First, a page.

3 biggest SF Giants disappointments from the first half of the season

May 22, 2024; Pittsburgh, Pennsylvania, USA;  San Francisco Giants starting pitcher Blake Snell (7) delivers a pitch against the Pittsburgh Pirates during the first inning at PNC Park. Mandatory Credit: Charles LeClaire-USA TODAY Sports
May 22, 2024; Pittsburgh, Pennsylvania, USA; San Francisco Giants starting pitcher Blake Snell (7) delivers a pitch against the Pittsburgh Pirates during the first inning at PNC Park. Mandatory Credit: Charles LeClaire-USA TODAY Sports / Charles LeClaire-USA TODAY Sports
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Now past the halfway point of the season, the SF Giants currently are sitting in fourth place in the NL West with a 41-44 record. They are just a tad beyond the halfway point. After spending more money in the offseason than any team other than the Los Angeles Dodgers, that’s a discouraging run of mediocrity. Which three players have contributed most to the underperformance?

3 biggest SF Giants disappointments from the first half of the season

Baseball, as we all know, is a fickle game that’s not played on paper. Nothing ever happens quite the way you expect, and that includes individual players’ performances and development.

As a whole, the pitching staff has been the biggest disappointment this season with 4.50 ERA. That is the sixth-worst mark in baseball. The starting rotation and bullpen have shared the blame in terms of that performance.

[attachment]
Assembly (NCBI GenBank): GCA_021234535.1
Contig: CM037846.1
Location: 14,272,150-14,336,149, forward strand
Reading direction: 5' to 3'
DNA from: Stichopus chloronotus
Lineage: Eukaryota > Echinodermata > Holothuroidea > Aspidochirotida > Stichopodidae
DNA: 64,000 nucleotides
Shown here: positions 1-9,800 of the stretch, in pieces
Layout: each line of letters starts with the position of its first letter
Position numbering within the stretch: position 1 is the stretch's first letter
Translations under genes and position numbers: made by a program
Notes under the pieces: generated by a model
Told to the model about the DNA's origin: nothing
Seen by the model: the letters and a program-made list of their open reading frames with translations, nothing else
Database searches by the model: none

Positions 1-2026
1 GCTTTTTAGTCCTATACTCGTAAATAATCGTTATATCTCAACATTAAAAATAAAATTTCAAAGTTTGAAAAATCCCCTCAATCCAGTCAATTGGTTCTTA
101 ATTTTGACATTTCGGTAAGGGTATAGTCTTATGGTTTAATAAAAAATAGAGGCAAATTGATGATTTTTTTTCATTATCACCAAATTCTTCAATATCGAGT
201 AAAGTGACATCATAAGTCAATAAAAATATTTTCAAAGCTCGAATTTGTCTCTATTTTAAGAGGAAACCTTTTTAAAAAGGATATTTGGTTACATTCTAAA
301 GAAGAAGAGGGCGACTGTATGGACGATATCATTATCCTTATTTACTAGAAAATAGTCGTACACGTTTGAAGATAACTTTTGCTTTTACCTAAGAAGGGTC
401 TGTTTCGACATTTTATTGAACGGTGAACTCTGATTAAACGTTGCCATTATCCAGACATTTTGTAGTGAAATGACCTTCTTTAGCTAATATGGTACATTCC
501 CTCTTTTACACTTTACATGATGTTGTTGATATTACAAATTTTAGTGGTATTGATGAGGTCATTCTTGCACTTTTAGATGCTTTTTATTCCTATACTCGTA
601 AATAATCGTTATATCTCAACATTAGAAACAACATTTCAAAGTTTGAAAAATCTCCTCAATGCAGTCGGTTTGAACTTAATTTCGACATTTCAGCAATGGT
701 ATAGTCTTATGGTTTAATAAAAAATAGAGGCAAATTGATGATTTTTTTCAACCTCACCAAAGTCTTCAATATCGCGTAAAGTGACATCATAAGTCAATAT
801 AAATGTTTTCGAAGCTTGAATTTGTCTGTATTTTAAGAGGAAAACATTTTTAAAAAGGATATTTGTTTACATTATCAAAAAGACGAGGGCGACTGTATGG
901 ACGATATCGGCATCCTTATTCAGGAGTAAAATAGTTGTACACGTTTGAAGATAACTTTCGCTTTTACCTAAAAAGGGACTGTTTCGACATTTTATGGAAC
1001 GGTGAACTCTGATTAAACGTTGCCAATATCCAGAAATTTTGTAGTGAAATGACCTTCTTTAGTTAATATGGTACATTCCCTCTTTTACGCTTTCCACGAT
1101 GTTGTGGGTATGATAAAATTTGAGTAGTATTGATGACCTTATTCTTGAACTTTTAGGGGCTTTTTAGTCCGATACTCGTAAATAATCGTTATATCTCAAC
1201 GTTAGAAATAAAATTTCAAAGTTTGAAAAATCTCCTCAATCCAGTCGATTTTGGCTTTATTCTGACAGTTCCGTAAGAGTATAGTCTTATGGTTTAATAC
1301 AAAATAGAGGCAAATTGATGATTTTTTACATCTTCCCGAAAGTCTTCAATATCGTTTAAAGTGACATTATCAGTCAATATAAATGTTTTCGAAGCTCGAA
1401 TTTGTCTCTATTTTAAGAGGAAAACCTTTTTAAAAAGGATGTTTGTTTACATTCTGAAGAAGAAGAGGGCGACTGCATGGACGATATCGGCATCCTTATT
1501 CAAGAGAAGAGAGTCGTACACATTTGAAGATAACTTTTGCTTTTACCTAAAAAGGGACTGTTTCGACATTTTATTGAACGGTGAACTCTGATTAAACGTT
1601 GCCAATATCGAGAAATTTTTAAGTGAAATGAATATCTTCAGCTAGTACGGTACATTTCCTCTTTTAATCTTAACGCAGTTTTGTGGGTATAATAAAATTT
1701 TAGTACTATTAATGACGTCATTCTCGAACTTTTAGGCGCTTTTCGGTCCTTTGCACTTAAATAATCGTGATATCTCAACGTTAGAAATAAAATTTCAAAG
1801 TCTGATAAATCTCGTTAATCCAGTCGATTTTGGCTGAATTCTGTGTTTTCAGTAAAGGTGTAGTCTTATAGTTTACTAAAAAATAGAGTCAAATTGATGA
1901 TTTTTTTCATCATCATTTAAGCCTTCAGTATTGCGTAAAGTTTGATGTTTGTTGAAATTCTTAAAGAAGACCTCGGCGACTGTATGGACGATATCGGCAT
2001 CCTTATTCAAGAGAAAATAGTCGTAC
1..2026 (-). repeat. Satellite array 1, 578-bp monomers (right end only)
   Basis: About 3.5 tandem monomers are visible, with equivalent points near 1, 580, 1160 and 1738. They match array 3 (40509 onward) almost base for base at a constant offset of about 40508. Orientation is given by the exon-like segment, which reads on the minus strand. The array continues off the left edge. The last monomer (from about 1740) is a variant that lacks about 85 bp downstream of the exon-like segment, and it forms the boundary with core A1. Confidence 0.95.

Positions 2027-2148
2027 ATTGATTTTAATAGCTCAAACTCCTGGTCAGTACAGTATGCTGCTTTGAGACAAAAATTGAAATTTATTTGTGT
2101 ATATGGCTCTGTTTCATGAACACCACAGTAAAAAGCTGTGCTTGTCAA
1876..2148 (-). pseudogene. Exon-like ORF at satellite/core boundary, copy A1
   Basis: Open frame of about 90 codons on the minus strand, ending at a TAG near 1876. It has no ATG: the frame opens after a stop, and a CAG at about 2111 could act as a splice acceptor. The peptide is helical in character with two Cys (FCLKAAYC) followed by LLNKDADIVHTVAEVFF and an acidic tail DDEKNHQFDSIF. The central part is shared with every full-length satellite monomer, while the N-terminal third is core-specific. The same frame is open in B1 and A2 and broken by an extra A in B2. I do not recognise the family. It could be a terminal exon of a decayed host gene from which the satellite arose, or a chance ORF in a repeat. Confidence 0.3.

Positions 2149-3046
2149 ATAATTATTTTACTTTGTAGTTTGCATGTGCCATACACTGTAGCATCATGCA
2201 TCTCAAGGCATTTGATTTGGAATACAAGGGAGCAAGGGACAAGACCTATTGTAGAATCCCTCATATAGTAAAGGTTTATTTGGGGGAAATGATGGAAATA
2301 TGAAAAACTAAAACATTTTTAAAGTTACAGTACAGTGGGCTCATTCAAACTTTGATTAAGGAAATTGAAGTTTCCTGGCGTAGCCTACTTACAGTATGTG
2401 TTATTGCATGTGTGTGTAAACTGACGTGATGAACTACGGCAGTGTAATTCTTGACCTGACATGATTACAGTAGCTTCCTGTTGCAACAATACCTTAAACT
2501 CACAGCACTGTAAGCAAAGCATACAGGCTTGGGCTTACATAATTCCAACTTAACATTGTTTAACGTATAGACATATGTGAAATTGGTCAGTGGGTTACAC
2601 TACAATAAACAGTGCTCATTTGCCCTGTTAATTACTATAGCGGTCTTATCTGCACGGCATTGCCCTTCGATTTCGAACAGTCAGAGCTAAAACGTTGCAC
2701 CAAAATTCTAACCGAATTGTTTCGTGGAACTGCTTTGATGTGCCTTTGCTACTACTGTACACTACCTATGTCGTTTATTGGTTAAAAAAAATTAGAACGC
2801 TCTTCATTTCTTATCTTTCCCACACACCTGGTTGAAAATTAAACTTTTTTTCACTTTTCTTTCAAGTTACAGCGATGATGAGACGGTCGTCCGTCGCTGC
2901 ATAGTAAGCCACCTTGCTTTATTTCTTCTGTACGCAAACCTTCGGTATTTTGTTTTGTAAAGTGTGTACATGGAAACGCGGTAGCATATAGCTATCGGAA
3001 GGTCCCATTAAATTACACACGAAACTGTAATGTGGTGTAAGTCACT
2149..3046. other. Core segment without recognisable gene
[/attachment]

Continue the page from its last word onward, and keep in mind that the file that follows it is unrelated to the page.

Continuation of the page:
However, the Giants knew that the rotation would be shaky in the first half of the season. Perhaps, they did not expect it to mirror the first half of last season where they had to rely heavily on bullpen games. Outside of Logan Webb, Jordan Hicks, and Kyle Harrison, the Giants have struggled to get any type of production from the rotation. They hope that the second half is more promising with the eventual return of a handful of starters, including Harrison.

1. Pitcher Blake Snell

Snell’s season has been an unmitigated disaster, and even his own fork-tongued agent Scott Boras would have a difficult time putting a positive spin on literally anything he has done. He has lasted just 23.2 innings over his six starts, getting shelled to the tune of a 9.51 ERA, 1.94 WHIP, and 5.32 BB/9.

The lefty pitcher missed all of Spring Training due to signing so late and has been using that as one of a litany of excuses for his poor play. It bears mentioning that Boras does hold some of the blame in Snell's performance. The superagent often waits out the market to secure the best deal possible. This time around, it backfired.

Snell signed a two-year, $62 million pact right before the season. This included a player option for the second season. At this point in time, there is a good chance that he exercises that player option. He has not just been the most disappointing player on the Giants, but arguably the most disappointing free-agent signing this past winter.